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The Bulls will be fine, but is 'fine' good enough?

The Bulls have a strong foundation moving forward. What should we make of it?

Ken Blaze-USA TODAY Sports

Playoff basketball is an emotionally taxing, anxious investment as is, but the Bulls and Cavaliers seemed to push beyond even the common threshold of tension for their six games in the Eastern Conference semifinals.

I think it was because that series had something like a dueling dichotomy of torture on each side: Chicagoans thought they deserved to win because LeBron James always kicks their ass in the playoffs; Clevelanders thought they deserved to win because Michael Jordan used to always kick their ass in the playoffs. It added another layer of apprehension for what was already going to be an exhausting week and a half of basketball.

Of course, sports fans don't deserve anything. You don't get a reward for suffering through 105 miserable Cubs seasons; you don't get lucky in the NBA draft lottery because your team once picked Sam Bowie, Greg Oden and Brandon Roy. The Bulls lost because they played poorly too often. For as unsettling as it often felt watching the series, it was also strangely easy to move on from this season once it was mercifully over. If the Bulls didn't give a shit for the final three quarters of Game 6, why should we?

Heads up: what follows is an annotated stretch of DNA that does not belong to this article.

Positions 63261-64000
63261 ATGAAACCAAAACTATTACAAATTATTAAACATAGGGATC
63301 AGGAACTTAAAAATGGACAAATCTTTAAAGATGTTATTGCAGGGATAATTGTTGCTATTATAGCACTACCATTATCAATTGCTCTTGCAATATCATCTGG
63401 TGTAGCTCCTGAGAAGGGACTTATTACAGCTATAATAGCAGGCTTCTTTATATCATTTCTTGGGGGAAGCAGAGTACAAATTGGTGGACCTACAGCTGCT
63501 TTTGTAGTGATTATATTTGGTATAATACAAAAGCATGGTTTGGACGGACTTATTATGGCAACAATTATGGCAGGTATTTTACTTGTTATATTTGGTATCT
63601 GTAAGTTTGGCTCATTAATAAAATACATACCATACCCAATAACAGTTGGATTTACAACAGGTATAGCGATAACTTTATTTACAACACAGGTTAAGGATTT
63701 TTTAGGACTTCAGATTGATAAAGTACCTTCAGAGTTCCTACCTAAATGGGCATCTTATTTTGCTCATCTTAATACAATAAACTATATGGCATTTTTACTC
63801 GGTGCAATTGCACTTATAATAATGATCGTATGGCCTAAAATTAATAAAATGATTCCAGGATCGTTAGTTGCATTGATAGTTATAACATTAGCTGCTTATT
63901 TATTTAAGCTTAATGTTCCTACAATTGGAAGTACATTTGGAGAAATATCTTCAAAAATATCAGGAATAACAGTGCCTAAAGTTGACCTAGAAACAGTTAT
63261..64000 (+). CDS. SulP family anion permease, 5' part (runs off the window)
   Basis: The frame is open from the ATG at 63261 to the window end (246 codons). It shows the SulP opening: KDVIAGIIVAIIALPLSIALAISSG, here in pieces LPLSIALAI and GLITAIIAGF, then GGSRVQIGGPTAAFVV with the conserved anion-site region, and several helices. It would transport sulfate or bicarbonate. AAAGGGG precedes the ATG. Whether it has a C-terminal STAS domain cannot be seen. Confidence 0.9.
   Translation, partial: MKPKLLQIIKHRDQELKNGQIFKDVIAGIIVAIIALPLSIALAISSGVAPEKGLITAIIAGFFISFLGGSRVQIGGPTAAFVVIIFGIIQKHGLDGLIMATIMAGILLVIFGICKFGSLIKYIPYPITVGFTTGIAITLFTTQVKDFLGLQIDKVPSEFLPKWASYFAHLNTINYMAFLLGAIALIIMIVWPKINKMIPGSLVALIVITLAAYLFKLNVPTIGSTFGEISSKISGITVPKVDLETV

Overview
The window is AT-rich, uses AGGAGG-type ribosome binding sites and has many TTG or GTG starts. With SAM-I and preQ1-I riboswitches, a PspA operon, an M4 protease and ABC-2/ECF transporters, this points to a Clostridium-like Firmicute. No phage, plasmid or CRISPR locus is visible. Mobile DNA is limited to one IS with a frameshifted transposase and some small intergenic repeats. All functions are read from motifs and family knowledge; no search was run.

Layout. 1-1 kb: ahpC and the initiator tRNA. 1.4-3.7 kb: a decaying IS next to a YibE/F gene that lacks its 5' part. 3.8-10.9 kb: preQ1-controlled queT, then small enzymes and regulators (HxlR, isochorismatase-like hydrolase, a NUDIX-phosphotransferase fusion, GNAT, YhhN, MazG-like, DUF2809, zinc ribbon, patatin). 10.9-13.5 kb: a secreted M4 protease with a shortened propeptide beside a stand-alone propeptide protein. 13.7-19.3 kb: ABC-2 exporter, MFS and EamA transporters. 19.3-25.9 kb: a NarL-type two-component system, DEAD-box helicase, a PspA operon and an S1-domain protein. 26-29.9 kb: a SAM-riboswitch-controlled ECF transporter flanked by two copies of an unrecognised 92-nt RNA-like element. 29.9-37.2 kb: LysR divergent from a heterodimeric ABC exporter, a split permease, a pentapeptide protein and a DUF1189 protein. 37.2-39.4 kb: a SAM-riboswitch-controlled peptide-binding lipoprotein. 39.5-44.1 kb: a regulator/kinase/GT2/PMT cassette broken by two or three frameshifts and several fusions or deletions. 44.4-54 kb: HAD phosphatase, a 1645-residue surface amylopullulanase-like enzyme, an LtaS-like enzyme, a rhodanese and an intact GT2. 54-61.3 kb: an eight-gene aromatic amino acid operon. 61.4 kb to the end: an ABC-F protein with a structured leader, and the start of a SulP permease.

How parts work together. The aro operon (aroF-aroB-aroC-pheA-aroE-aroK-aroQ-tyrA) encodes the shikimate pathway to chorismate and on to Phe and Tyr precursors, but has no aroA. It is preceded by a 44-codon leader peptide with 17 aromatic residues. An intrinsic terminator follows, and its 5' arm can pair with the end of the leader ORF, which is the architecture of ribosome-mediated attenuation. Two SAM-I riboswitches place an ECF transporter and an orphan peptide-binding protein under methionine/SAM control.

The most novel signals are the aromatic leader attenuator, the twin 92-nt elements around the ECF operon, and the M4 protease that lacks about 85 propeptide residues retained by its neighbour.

If that sounds like a particularly cold response, so be it. The Bulls had every opportunity and the Cavaliers were just better. The refs didn't decide the series, luck didn't decide the series; nothing decided the series expect for Cleveland playing more consistently for longer stretches. It hurt because it felt like the Bulls had a good chance to finally beat LeBron, but a loss also isn't the end of the world. The Bulls' window for success isn't closing anytime soon.

LeBron may seem like a deity, but he'll also be 31 next year, and it's an old 31 after so many extended runs through the playoffs. The Bulls' core, meanwhile, should be hitting its prime at the same time. Derrick Rose will be 27, Jimmy Butler will be 26, Nikola Mirotic will be 25. That's a damn fine foundation even before you consider anything else.

Successful teams have been firing their coaches more regularly than ever, and the Bulls will be the next team to do so. Tom Thibodeau will be gone, and Fred Hoiberg will be here if he wants the job. If he doesn't want it, the Bulls might tab Alvin Gentry. It's going to be long and drawn out because Thibodeau still has two years left on his deal, but there's no real mystery in the end game here. Next season, the Bulls will have a similar group of players and a new coach.

I deeply enjoyed the Thibs era. 50+ wins every year, an MVP season from Derrick, a DPOY season from Joakim, a Most Improved season from Jimmy, and lots of bad luck sprinkled in between. Still, I think it's time. Thibodeau is a good basketball mind but maybe it takes a different one for this team to reach its potential. Because this season, it didn't happen.

There's something to be said for a new voice in the locker room and all that, but what should excite Chicago the most about a new coach is the tactical possibilities. That starts with a more imaginative offense, which shouldn't be a high bar to clear. Zach Lowe was calling Thibodeau's scheme "antiqued" by the end of his tenure, and he wasn't wrong.

The other benefit will come from getting a coach conceivably less set in his ways than Thibodeau was. Practically, I think this means rookies won't always be buried, stars won't carry such a heavy burden and veterans won't be treated like overly sensitive kings. A new coach should move Gasol to the bench and cut his minutes, so he can eat opposing reserve units and hopefully not miss valuable playoff time like he did this year.